As the tuition costs of graduate school continue to rise and student loan debt becomes a growing burden, enrollment in MBA programs is falling as more students opt for professional certifications in fields such as accounting, reports Accounting Today.
Applications to master’s in business administration programs in the U.S. dipped 6.6 percent last year, according to the Graduate Management Admission Council, the fourth year in a row that MBA programs saw a decline in enrollment. Most U.S. MBA programs of all kinds reported declines in application volume this year, including 70 percent of full-time two-year programs.
However, professionals still need to distinguish themselves to earn higher salaries and go up the career ladder, so many are opting for professional certifications such as the CPA and the Certified in Management Accounting (CMA) designation, which is often less expensive and time-consuming than a full MBA program.
While MBA applications have declined in recent years, the Institute of Management Accountants’ CMA certification has seen a 21 percent five-year annual growth rate in new candidates and a 40 percent growth in just the past year.
“We’re seeing a growth in the certification,” IMA senior vice president Dennis Whitney told Accounting Today. “The CMA exam has been growing over 20 percent per year for the last several years. I hate to compare certifications to a degree because I think they’re very different and there’s a lot of value in the degree. However, I think for professionals, certification is a great way to develop skills quickly and then confirm those skills in an objective way. The CMA has grown, but I think other certifications are growing too, particularly some of those micro credentials where you can pick up the skills very quickly. The thing about the CMA is it’s geared toward certain skills that are going to be very important, not only now but in the future. As the accounting profession changes, more and more of those routine tasks are being automated with RPA [robotic process automation], artificial intelligence, and the skills of planning and decision support, strategic planning, analysis. Those are skills that you need to develop, and the CMA program develops those and confirms those skills in an objective way.”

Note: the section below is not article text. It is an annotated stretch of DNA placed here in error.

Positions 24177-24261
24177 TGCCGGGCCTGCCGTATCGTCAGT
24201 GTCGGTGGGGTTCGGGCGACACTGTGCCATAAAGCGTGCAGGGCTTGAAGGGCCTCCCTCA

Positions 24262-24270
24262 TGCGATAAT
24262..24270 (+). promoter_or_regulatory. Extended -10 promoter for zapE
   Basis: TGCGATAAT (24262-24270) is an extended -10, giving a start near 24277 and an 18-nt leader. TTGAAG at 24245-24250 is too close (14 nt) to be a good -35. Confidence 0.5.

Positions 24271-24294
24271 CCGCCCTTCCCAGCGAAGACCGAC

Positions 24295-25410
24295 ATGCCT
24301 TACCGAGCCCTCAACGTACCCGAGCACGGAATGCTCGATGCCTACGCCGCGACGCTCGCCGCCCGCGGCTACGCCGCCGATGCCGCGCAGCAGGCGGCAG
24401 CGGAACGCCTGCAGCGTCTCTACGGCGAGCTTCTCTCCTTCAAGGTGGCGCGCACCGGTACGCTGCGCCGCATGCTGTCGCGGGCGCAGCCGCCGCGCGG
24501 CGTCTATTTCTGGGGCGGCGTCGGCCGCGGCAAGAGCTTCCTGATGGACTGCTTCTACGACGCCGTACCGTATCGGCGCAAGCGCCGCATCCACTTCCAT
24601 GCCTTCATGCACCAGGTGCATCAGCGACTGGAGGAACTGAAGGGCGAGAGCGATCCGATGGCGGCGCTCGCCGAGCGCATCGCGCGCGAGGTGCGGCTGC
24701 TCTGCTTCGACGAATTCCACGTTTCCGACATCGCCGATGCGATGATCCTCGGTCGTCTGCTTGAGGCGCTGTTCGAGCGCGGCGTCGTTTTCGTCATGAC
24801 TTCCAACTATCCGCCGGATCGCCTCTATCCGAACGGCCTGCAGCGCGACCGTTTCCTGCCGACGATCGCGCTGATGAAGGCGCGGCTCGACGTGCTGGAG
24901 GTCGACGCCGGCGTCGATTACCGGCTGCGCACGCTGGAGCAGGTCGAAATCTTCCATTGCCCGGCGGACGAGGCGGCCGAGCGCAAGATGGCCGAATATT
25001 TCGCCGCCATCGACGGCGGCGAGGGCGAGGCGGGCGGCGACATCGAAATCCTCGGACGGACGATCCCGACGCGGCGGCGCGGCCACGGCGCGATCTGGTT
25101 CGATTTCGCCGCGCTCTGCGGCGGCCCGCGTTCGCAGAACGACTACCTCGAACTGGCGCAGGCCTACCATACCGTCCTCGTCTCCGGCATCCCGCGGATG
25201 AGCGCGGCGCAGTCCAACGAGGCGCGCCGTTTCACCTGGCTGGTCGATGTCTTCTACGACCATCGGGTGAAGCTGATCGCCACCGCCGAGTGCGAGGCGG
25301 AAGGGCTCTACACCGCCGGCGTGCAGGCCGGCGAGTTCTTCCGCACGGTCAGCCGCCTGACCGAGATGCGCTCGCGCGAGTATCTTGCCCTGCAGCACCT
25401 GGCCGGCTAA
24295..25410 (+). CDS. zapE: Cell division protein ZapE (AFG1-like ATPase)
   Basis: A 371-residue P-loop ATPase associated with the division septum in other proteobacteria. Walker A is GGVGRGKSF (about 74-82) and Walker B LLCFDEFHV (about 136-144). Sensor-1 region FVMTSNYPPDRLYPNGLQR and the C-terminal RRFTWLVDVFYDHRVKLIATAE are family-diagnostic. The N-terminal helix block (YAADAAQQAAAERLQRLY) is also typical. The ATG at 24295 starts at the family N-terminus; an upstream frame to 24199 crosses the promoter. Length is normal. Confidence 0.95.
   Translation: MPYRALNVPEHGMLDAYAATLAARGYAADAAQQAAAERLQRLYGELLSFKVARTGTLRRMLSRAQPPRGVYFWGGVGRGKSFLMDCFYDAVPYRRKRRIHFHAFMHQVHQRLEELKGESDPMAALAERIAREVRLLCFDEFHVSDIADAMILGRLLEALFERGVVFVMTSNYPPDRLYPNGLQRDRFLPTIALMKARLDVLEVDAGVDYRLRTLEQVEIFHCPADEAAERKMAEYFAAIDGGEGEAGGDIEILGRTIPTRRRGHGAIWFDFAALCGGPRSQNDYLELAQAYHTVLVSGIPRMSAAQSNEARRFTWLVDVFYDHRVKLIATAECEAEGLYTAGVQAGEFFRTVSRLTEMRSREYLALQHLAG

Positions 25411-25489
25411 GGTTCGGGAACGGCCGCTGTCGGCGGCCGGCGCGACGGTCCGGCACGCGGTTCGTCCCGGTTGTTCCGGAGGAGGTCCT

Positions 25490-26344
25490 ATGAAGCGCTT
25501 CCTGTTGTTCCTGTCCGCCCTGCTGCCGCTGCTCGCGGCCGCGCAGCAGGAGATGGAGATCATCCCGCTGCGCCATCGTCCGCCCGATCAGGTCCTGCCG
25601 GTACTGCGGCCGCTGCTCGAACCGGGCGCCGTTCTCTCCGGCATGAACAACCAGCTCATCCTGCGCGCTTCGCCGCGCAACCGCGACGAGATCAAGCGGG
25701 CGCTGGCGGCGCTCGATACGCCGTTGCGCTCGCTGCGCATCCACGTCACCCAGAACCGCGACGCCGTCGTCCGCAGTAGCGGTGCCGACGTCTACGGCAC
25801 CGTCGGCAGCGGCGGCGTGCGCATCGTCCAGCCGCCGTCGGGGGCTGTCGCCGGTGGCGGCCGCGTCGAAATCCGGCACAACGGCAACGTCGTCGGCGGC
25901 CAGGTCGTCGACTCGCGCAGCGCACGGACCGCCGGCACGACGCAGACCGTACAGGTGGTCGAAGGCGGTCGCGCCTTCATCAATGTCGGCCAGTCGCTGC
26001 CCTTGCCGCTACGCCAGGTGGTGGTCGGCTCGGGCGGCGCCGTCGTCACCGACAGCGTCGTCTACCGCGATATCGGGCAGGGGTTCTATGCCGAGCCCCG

The IMA is beginning to include those skills as part of its training programs for the CMA and other certifications, and for its Management Accounting Competency Framework.
“One thing we’ve done is we have a new certification called CSCA, or Certified in Strategy and Competitive Analysis,” said Whitney. “It’s a very important skill for financial professionals to develop if they want to move up the corporate ladder and be a real true business partner on the finance and general management team. In addition, at the IMA, we’ve been working on a new Competency Framework which outlines a lot of the strategies and skills. There’s more of an emphasis on that, but also on the data analytics technology skills, which we will be working into the CMA program. The CMA program now covers data analytics, but as we continuously update the curriculum, we will be adding even more data analytics to the exam.”
These types of programs may enable some students to pay off their student loans and debts more quickly, but nothing is guaranteed.
“Unfortunately with higher education, the prices are outpacing inflation and students are taking on high levels of debt,” said Whitney. “The good thing about a certification, for example with the CMA, is it sets you apart from others going for a job. When you graduate with a BS in accounting or a bachelors in economics or management, whatever it might be, if you don’t have a certification it can be difficult to get that first job in particular. And even when you get that job, it’s hard to distinguish yourself from others. So earning a CMA helps you get a job. It helps you get promotions and earn more salary. We do a salary survey each year. CMAs on average earn 60 percent higher median total compensation compared to non-CMAs, so it definitely helps with getting the job, with getting more interesting jobs, and higher-paid jobs.”
The IMA has been supplementing its Competency Framework to keep pace with the kinds of skills that employers are asking for today of accountants who get hired in industry jobs.